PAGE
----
Netflix to Raise Monthly Prices by as Much as 60 Percent
Want more evidence that Netflix is refocusing its business on streaming media? Look no further than Tuesday's announcement that it would separate streaming media and DVD plans. This change results in a 60 percent rate increase for many.
Whereas subscribers could formerly stream an unlimited amount of content and have one DVD out at a time for $9.99 per month, the cost would now be $15.98 per month. Each option would be charged at a rate of $7.99 individually.
If subscribers wish to have a second DVD out simultaneously, the rate increases to $11.99 per month, or $19.98 when combined with streaming. Current members would see the increase beginning on September 1 unless they take action, while new members would pay the increased price immediately.
Why the Change?
The change is due to the costs of running its business, Netflix claims, while responding to subscriber requests for more flexible plans. "By better reflecting the underlying costs and offering our lowest prices ever for unlimited DVD, we hope to provide a great value to our current and future DVD-by-mail members," says Operations Chief Andy Rendich.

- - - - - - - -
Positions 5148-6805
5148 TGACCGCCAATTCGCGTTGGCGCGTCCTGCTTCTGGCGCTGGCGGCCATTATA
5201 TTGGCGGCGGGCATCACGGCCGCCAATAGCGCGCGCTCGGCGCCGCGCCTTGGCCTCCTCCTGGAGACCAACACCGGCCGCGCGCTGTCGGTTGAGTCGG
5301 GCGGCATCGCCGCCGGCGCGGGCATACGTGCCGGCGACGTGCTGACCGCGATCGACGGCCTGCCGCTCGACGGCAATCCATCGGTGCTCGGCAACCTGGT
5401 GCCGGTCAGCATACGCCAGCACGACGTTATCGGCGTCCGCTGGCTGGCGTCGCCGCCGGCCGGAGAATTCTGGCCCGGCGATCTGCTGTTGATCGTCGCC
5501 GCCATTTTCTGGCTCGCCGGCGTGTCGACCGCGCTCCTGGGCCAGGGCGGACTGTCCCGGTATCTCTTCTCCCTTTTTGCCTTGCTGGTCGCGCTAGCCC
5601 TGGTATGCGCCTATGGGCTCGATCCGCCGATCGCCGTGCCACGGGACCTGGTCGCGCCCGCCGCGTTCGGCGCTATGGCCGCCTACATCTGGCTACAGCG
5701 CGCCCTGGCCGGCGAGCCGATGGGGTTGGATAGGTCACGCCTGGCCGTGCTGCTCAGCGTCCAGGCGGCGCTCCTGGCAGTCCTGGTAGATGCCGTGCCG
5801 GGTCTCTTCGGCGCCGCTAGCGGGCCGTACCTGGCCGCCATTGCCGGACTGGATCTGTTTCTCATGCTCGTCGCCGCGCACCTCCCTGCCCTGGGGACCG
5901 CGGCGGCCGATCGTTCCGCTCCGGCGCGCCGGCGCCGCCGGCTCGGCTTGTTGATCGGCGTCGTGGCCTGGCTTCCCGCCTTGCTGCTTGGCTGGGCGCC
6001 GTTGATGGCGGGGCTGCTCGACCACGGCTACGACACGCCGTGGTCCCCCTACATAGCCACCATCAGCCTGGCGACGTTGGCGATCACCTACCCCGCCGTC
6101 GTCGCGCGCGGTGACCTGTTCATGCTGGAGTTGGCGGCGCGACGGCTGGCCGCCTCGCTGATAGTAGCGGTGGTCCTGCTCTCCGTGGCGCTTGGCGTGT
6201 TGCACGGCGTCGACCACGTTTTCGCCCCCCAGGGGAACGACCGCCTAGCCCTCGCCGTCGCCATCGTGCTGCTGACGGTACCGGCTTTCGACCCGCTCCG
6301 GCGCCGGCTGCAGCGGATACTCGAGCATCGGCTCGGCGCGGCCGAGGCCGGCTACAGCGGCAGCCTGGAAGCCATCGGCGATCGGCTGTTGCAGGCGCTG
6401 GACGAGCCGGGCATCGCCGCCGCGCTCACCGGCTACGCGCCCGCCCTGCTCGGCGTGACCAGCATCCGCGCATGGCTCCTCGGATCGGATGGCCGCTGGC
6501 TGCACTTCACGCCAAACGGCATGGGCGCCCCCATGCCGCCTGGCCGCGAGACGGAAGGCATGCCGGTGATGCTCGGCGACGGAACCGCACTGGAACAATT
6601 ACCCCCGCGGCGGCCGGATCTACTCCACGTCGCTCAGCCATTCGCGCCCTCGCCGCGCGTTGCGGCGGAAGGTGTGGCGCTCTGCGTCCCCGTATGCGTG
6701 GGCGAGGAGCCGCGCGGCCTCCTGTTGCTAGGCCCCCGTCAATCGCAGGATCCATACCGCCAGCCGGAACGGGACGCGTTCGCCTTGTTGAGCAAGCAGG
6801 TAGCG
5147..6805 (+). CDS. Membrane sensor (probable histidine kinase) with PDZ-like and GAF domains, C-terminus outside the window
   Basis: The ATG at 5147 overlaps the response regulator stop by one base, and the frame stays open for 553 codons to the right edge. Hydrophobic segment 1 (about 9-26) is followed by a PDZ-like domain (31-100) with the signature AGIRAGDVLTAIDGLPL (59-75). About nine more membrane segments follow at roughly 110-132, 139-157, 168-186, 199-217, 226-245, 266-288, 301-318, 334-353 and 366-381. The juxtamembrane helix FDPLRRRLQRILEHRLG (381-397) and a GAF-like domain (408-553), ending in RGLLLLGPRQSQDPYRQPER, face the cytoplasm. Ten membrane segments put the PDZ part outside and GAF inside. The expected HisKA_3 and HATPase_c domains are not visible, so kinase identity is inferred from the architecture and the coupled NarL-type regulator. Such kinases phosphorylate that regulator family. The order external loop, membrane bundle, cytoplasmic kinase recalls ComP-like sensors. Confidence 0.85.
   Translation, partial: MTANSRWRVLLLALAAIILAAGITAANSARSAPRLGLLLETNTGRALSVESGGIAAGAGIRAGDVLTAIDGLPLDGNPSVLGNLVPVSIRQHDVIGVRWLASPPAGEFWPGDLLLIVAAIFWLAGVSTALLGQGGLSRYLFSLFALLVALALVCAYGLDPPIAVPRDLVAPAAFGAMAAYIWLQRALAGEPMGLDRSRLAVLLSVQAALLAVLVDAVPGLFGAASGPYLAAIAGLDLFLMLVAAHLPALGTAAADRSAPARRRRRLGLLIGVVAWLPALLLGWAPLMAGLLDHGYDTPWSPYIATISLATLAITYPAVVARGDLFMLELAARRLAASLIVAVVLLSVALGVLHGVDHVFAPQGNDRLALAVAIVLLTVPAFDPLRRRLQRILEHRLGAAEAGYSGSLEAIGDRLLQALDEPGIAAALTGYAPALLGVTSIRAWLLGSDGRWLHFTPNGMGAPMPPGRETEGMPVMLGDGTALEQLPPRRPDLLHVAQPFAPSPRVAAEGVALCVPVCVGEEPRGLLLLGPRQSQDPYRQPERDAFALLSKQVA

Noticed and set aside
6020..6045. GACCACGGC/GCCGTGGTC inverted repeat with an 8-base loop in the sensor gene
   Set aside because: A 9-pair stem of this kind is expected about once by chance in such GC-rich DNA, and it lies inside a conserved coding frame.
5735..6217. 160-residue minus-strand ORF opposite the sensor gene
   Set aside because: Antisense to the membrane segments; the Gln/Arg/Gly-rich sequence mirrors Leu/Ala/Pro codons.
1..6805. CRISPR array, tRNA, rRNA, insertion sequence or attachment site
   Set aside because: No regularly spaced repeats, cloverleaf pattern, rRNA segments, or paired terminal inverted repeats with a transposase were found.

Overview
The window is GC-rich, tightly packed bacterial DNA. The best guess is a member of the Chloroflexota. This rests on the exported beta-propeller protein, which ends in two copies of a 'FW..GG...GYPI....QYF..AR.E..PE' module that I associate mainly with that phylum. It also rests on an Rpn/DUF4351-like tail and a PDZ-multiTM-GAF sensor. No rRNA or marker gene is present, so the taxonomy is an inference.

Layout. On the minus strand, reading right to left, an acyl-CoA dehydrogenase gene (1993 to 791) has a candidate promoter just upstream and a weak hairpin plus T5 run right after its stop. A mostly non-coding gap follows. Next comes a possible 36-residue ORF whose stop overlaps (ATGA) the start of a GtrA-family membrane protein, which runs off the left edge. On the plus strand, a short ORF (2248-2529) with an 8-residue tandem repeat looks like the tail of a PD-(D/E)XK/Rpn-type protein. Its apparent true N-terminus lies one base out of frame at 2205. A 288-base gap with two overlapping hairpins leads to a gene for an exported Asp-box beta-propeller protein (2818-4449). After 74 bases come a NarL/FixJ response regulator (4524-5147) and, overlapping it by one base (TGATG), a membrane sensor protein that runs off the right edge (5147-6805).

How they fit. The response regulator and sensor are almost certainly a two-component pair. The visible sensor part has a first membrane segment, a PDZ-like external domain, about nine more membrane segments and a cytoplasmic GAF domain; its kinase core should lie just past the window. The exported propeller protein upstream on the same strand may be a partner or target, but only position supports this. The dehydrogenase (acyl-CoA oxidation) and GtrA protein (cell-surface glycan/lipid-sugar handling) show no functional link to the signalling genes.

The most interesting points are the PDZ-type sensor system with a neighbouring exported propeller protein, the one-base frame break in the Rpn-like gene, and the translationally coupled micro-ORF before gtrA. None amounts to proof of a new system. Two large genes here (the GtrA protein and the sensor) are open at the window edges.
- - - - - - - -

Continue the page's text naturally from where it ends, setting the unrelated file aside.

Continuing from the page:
Netflix's streaming option first debuted in 2007. At that time the service only had about six million members. The feature has proven to be popular among subscribers, and could be why subscriptions have increased nearly four-fold to 23 million today--obviously also increasing operating costs.
The company had been treating DVDs as a $2 add on to the unlimited streaming plans since its last price hike in November. However, it soon realized that DVDs remain a popular feature, and that strategy didn't make "great financial sense" for the company.
I do consider this change to be somewhat unfortunate given the state of Netflix's streaming offerings. At least for me--in most cases--I often find the selection woefully inadequate for what I'm looking to watch. So putting it on even pricing with DVDs doesn't make sense to me.
You'd think if it costs the same, it should offer the same right? Well it doesn't. But then again, as far as DVDs-by-mail go, Netflix is pretty much the only game in town now that Blockbuster is all but gone. Oh well, there's always Redbox.
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